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Transcript: Rep. Val Demings on "Face the Nation," April 25, 2021

Val Demings on Ohio shooting
Demings says officer in Ma'Khia Bryant shooting "responded as he was trained to do" 06:39

The following is a transcript of an interview with Florida Congresswoman Val Demings, that aired Sunday, April 11, 2021, on "Face the Nation."

JOHN DICKERSON: We go now to Congresswoman Val Demings of Florida, who is also the former police chief of Orlando. Good morning, Congresswoman.

REPRESENTATIVE VAL DEMINGS: Good morning, JOHN. Good to be with you.

JOHN DICKERSON: Thank you so much for being here. The George Floyd Justice in Policing Act, it has passed the House. The president wants it to move in the Senate. I read in the papers that there is progress. Is there any progress?

REP. DEMINGS: Well, I do believe that every day gives us an opportunity for progress, JOHN, and also I am hopeful that the Senate will meet this moment. We know that informal discussions are going on. I think we're closer than a lot of people realize. I know one of the sticking points centers around qualified immunity, but I do believe that we can do just about anything that we have the political will to do. And I do believe that we can meet this moment.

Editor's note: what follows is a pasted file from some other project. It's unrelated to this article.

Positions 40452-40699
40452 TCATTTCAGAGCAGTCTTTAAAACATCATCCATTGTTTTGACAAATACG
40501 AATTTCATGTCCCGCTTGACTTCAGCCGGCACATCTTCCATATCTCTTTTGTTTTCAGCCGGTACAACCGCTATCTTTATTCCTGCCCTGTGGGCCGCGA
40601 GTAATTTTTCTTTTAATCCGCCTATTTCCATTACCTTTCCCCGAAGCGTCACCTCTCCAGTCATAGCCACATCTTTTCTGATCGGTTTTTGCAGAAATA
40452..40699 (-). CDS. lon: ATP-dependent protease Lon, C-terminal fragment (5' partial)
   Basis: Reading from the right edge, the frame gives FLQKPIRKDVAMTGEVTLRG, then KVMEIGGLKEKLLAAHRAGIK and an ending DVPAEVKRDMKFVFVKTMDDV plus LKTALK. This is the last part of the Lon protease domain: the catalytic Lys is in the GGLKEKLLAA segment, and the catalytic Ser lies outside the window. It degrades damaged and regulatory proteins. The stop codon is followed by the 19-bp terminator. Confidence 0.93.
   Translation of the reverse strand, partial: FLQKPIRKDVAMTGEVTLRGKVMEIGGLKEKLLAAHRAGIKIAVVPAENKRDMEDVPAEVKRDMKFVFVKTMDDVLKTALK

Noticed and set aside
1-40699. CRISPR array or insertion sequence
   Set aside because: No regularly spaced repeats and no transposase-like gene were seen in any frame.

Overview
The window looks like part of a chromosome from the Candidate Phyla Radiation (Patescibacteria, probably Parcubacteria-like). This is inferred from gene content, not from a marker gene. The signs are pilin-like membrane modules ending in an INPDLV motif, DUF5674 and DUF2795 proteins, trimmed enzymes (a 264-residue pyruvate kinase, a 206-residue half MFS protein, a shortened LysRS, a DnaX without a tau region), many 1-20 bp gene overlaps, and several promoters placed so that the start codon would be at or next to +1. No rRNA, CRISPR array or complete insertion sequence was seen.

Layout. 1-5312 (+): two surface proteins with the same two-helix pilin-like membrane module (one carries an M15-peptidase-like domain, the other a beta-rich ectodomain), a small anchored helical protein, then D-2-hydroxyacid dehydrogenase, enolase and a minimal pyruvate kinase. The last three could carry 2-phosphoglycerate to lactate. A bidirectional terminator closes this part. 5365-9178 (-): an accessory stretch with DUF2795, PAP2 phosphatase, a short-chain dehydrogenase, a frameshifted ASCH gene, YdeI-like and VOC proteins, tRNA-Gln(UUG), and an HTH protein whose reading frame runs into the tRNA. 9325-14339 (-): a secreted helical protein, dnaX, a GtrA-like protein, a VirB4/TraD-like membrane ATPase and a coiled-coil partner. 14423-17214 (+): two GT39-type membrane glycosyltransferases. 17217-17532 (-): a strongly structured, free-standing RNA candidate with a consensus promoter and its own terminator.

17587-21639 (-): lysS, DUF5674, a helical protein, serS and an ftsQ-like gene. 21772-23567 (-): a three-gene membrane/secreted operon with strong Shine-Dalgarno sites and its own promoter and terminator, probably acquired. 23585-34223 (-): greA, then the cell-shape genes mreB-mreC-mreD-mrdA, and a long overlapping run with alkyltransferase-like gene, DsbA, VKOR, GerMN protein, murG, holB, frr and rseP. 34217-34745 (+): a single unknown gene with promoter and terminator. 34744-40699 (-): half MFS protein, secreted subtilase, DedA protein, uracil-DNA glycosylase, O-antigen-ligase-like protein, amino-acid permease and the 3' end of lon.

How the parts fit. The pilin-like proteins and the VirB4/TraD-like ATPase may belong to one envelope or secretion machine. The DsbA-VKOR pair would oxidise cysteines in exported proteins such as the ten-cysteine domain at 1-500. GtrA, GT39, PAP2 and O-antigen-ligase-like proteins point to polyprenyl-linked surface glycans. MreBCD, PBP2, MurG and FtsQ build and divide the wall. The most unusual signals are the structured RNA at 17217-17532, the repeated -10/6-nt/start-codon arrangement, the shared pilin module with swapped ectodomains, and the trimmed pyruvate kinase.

JOHN DICKERSON: You mentioned qualified immunity, it's an expression- its a word we hear- or two words we hear a lot. Senator Scott, who's been running this issue for Republicans, says that he's trying to float a new idea on qualified immunity. And the idea would be that in civil suits, you wouldn't go after the individual police officers, but that the department would be on the hook for an incident. Do you think there's any chance that that might get some agreement among Democrats?

REP. DEMINGS: Well, you know, as I said, JOHN, I think we're closer than a lot of people realize. One thing that we all need to remember is that everybody counts, but everybody's accountable. And we do have to look at the inappropriate behavior of some officers, how egregious it is, how inhumane it is. And I do think there are opportunities to sue those individuals- individuals on a personal level. The department is always, or can always be held accountable. I am hoping that Senator Scott will lead his delegation, if you will, or the Republican members in the Senate to sit down at the table, finish the negotiations and let's get this done. George Floyd Justice in Policing Act is not perfect, but it is a major step in the right direction. Let's get this done. We need it. The American people need it.